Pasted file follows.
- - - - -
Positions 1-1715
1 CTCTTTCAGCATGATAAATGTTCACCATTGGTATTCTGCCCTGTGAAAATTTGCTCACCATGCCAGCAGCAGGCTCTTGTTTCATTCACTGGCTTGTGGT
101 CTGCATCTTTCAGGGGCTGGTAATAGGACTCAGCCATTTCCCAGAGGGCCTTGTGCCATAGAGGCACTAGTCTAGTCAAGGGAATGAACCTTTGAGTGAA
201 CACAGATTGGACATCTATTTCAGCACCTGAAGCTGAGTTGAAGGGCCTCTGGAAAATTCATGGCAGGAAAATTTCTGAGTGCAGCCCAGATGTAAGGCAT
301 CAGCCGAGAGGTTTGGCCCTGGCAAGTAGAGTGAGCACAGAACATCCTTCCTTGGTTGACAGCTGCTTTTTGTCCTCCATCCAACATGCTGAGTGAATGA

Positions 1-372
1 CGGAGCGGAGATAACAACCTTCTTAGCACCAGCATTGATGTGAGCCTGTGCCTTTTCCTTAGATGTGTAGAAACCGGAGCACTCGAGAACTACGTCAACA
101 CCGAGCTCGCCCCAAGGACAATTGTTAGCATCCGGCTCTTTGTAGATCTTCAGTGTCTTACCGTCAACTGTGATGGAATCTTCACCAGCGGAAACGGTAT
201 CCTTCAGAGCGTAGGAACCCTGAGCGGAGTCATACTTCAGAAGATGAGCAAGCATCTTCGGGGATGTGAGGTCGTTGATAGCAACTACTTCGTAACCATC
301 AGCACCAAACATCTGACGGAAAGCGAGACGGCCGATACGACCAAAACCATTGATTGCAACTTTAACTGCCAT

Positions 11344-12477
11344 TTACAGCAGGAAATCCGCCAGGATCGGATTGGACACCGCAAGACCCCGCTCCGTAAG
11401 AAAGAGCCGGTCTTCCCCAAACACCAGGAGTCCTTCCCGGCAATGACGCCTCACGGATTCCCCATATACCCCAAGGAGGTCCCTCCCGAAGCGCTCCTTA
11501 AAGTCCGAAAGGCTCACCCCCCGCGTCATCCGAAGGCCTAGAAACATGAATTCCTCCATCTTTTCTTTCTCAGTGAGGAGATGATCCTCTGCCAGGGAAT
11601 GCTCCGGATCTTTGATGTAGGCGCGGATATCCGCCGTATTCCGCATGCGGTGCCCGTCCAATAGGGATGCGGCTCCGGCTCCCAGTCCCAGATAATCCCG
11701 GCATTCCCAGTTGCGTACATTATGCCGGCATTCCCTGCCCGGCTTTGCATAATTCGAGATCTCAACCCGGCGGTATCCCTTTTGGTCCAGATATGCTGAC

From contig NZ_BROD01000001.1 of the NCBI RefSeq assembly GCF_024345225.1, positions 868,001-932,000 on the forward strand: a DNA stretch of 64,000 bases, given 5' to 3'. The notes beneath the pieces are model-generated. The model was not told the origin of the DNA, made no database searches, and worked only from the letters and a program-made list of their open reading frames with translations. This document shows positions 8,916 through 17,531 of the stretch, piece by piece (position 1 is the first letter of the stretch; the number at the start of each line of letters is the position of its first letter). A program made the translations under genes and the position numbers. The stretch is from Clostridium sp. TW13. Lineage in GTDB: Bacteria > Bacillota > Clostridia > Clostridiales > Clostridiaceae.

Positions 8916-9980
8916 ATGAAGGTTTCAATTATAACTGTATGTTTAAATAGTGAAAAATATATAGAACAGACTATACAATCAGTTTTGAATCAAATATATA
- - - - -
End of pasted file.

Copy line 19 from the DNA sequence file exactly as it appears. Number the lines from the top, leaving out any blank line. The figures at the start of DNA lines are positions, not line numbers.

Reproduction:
8916 ATGAAGGTTTCAATTATAACTGTATGTTTAAATAGTGAAAAATATATAGAACAGACTATACAATCAGTTTTGAATCAAATATATA